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Wednesday, August 31, 2005

Drums of Passion

Cuban-born architect-turned-clothing designer Daniel de Fasson makes a point of making luxurious ties: they are two inches longer than the norm and a full four inches wide, and the lining is made of heavy wool wrapped in satin. The difference is palpable; this tie handles and lies flat like no other I've worn. For all the quality of the construction, though, I must admit that most of his graphic designs are not my style. But this one I do find inspired and inspiring; the large circles remind me of African drum heads, and the overall pattern evokes mainstream culture's first forays into international "exotica," of which Babtunde Olatunji's 1960 album Drums of Passion is a prime example. Exotica enjoyed a renewed vogue in the late 90s, with popular CD reissues of Martin Denny, Esquivel, Les Baxter, and Arthur Lyman albums, neo-lounge creations of bands such as Combustible Edison, and new(ish) world music combos like African Head Charge. So that's the kind of music I hear in my head while wearing this tie, and I like it.

Sunday, August 28, 2005

Hall of Fame tie: Greg Otto's Baltimore

Greg Otto is known for his vividly-colored paintings of Baltimore buildings and landmarks, many of which have been made into very popular postcards. Baltimore's three most famous towers are collected on this tie that was sold through the now-defunct seven-site Baltimore City Life Museums. The most visible of the sites was the Morton K. Blaustein Exhibition Center (now known as The Fava Building), which provides the windows and facade for this tie. "Reflected" in the windows are, from bottom to top, The Shot Tower, The Bromo-Seltzer Tower, and The Washington Monument. When I worked in Baltimore, I would see every one of these towers on my daily commute; and if you make even the briefest excursion into downtown Baltimore, you are bound to see at least one of them (most likely the Bromo-Seltzer Tower). For a tie guy, this is the ultimate Baltimore souvenir, and thus it is part of my permanent collection.

Friday, August 26, 2005

Caveman Modern

Or, what would happen if NASA scientists got together at a Tiki bar in 1960 to re-engineer the animal skin print? The 50's and 60's seem to have been a fertile period in the creation of designs that were at once primitive and modern. Today's tie is glorious, woven, 100% polyester from D'Zio. There are interesting patterns woven into the gold shapes, which may be barely visible in the large version of the picture. I have the same tie in a magenta and pink palette as well!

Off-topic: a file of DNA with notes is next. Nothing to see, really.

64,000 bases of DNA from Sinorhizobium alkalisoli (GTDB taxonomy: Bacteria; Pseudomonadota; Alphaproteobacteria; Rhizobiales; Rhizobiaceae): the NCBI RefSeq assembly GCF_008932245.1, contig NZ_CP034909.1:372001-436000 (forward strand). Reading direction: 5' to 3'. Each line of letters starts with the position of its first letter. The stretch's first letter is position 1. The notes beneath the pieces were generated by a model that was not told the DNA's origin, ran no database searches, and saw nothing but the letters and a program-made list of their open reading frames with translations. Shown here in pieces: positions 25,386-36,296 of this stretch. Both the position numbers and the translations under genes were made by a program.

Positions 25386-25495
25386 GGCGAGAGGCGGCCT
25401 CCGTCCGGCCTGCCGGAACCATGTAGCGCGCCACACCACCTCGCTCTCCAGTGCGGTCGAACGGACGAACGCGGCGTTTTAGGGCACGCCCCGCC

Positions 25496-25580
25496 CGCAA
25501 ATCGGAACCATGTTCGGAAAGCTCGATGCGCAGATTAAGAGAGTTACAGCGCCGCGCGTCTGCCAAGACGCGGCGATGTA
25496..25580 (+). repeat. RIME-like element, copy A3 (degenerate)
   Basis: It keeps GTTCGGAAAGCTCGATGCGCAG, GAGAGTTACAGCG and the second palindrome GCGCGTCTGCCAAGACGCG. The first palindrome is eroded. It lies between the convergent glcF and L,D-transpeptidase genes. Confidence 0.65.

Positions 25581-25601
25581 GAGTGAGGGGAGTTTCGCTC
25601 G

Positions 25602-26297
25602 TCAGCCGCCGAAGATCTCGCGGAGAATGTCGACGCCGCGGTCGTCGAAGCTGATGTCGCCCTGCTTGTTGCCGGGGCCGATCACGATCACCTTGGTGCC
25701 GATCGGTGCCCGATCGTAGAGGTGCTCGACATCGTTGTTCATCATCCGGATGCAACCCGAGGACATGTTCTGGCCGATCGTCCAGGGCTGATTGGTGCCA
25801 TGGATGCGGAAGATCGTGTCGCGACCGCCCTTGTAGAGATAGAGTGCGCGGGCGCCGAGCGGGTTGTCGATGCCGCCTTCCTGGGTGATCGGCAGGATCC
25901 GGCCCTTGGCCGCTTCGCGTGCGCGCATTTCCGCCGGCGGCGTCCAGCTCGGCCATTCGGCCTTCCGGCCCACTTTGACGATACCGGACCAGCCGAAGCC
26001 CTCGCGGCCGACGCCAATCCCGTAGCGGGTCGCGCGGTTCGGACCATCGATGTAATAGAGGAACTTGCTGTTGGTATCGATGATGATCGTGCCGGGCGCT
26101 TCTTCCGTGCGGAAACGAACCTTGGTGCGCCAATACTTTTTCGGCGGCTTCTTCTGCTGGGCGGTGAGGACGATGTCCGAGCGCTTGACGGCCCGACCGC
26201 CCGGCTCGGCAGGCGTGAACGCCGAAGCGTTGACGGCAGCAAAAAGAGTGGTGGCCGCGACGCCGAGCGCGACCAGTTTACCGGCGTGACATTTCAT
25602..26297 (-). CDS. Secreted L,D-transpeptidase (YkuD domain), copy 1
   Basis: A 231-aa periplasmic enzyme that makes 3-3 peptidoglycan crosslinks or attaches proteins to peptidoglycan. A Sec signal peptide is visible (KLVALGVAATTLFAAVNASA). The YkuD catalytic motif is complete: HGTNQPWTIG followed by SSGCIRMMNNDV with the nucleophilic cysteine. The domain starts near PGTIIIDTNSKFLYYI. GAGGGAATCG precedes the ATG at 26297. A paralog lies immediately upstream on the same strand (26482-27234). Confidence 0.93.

And as for primitive, I just discovered a Mexican firm called Piñeda Covalin (Flash site) that makes textile goods (including ties, of course) featuring ancient Mexican and Central and South American patterns, and more contemporary art as well.

Thursday, August 25, 2005

Black and white

I'm a little late in getting this one up, because I was busy last night seeing Duncan Sheik at the Birchmere! Awesome show!

After Tuesday's color overdose I decided to take it easy on Wednesday and go with plain black and white. The tie is by J.T. Beckett, about whom I know nothing except that they make all right deco ties, and the occasional op art stunner like this one. Any mention of op art should also include something about Verner Panton and Victor Vasarely, but I'm saving them for other ties.

The jacket is a silk sportcoat by Bert Pulitzer, best known for his XMI Neckwear company.

Tuesday, August 23, 2005

One of a kind

Whoa, do you see that? How could you miss it? The shirt is a five-dollar clearance item from Burlington Coat Factory (not affiliated with Burlington Industries), but the real story, as always, is the tie. Artist/designer Jenny Lee-Katz created eight unique neckties based on traditional African motifs, which she auctioned on eBay to benefit The Pendulum Project, a non-profit organization that provides food, water, shelter, and medical care to children orphaned by AIDS. I was lucky enough to win one of those ties, and here it is. This design is Ese Ne Tekrema - “the teeth and the tongue”- of which Lee-Katz writes: "Symbol of friendship and interdependent roles in the mouth. They may come into conflict, but they need to work together." Adaptive Textiles of West Chester, PA, donated printing and production services. The keeper is signed by the designer. So to sum up: a tie with a great design, that happens to symbolize an admirable sentiment, in fantastic colors, for a worthy cause, by a talented artist, signed, and one of a kind! Needless to say, but I'll say it anyway, this one's a keeper.

To learn more about Jenny Lee-Katz's tie auction, you can read her press release.

Monday, August 22, 2005

Lea Lucibella for Robert Daskal